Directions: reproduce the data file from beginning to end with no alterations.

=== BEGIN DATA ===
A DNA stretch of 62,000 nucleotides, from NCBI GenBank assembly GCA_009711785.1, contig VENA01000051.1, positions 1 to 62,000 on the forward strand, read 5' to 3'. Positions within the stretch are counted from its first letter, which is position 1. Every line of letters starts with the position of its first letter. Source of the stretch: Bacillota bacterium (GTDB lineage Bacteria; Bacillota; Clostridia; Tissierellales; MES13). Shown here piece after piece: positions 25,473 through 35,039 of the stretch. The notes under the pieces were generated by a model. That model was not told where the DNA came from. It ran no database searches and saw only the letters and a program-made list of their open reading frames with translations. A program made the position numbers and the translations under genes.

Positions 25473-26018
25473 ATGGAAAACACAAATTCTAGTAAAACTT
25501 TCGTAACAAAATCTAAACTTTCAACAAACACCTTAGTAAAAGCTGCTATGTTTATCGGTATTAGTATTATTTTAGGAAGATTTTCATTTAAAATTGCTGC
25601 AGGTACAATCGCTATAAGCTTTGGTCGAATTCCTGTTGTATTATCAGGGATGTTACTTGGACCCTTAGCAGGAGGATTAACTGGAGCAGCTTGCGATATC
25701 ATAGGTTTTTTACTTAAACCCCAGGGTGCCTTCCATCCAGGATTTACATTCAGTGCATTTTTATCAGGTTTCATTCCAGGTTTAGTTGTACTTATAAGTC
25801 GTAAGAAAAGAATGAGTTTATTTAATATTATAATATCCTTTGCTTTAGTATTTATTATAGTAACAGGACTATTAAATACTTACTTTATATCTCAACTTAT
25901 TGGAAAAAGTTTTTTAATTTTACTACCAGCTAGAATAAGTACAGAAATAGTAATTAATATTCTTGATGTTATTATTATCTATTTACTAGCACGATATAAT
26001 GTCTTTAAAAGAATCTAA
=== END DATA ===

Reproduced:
A DNA stretch of 62,000 nucleotides, from NCBI GenBank assembly GCA_009711785.1, contig VENA01000051.1, positions 1 to 62,000 on the forward strand, read 5' to 3'. Positions within the stretch are counted from its first letter, which is position 1. Every line of letters starts with the position of its first letter. Source of the stretch: Bacillota bacterium (GTDB lineage Bacteria; Bacillota; Clostridia; Tissierellales; MES13). Shown here piece after piece: positions 25,473 through 35,039 of the stretch. The notes under the pieces were generated by a model. That model was not told where the DNA came from. It ran no database searches and saw only the letters and a program-made list of their open reading frames with translations. A program made the position numbers and the translations under genes.

Positions 25473-26018
25473 ATGGAAAACACAAATTCTAGTAAAACTT
25501 TCGTAACAAAATCTAAACTTTCAACAAACACCTTAGTAAAAGCTGCTATGTTTATCGGTATTAGTATTATTTTAGGAAGATTTTCATTTAAAATTGCTGC
25601 AGGTACAATCGCTATAAGCTTTGGTCGAATTCCTGTTGTATTATCAGGGATGTTACTTGGACCCTTAGCAGGAGGATTAACTGGAGCAGCTTGCGATATC
25701 ATAGGTTTTTTACTTAAACCCCAGGGTGCCTTCCATCCAGGATTTACATTCAGTGCATTTTTATCAGGTTTCATTCCAGGTTTAGTTGTACTTATAAGTC
25801 GTAAGAAAAGAATGAGTTTATTTAATATTATAATATCCTTTGCTTTAGTATTTATTATAGTAACAGGACTATTAAATACTTACTTTATATCTCAACTTAT
25901 TGGAAAAAGTTTTTTAATTTTACTACCAGCTAGAATAAGTACAGAAATAGTAATTAATATTCTTGATGTTATTATTATCTATTTACTAGCACGATATAAT
26001 GTCTTTAAAAGAATCTAA